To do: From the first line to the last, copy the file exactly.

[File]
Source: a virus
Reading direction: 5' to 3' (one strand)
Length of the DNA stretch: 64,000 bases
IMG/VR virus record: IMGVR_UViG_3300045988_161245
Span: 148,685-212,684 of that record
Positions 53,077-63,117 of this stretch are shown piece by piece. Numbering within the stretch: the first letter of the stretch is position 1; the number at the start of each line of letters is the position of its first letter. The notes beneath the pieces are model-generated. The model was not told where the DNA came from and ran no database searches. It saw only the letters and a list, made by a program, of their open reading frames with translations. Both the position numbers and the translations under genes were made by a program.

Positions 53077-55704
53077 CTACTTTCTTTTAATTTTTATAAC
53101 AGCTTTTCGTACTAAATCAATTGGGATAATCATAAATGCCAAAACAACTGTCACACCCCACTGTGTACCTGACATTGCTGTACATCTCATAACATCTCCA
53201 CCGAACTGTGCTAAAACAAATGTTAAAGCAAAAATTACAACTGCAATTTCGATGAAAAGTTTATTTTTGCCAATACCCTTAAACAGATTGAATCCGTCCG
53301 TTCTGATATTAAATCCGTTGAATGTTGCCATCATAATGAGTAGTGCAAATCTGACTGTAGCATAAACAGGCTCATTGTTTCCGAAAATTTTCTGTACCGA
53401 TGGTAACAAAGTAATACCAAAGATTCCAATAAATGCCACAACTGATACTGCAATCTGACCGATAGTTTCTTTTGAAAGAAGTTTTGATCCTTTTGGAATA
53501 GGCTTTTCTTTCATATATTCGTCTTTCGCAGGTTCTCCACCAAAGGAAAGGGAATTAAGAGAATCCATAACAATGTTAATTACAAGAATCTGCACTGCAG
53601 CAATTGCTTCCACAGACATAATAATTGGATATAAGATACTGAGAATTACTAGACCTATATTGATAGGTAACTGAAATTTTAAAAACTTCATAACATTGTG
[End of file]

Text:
Source: a virus
Reading direction: 5' to 3' (one strand)
Length of the DNA stretch: 64,000 bases
IMG/VR virus record: IMGVR_UViG_3300045988_161245
Span: 148,685-212,684 of that record
Positions 53,077-63,117 of this stretch are shown piece by piece. Numbering within the stretch: the first letter of the stretch is position 1; the number at the start of each line of letters is the position of its first letter. The notes beneath the pieces are model-generated. The model was not told where the DNA came from and ran no database searches. It saw only the letters and a list, made by a program, of their open reading frames with translations. Both the position numbers and the translations under genes were made by a program.

Positions 53077-55704
53077 CTACTTTCTTTTAATTTTTATAAC
53101 AGCTTTTCGTACTAAATCAATTGGGATAATCATAAATGCCAAAACAACTGTCACACCCCACTGTGTACCTGACATTGCTGTACATCTCATAACATCTCCA
53201 CCGAACTGTGCTAAAACAAATGTTAAAGCAAAAATTACAACTGCAATTTCGATGAAAAGTTTATTTTTGCCAATACCCTTAAACAGATTGAATCCGTCCG
53301 TTCTGATATTAAATCCGTTGAATGTTGCCATCATAATGAGTAGTGCAAATCTGACTGTAGCATAAACAGGCTCATTGTTTCCGAAAATTTTCTGTACCGA
53401 TGGTAACAAAGTAATACCAAAGATTCCAATAAATGCCACAACTGATACTGCAATCTGACCGATAGTTTCTTTTGAAAGAAGTTTTGATCCTTTTGGAATA
53501 GGCTTTTCTTTCATATATTCGTCTTTCGCAGGTTCTCCACCAAAGGAAAGGGAATTAAGAGAATCCATAACAATGTTAATTACAAGAATCTGCACTGCAG
53601 CAATTGCTTCCACAGACATAATAATTGGATATAAGATACTGAGAATTACTAGACCTATATTGATAGGTAACTGAAATTTTAAAAACTTCATAACATTGTG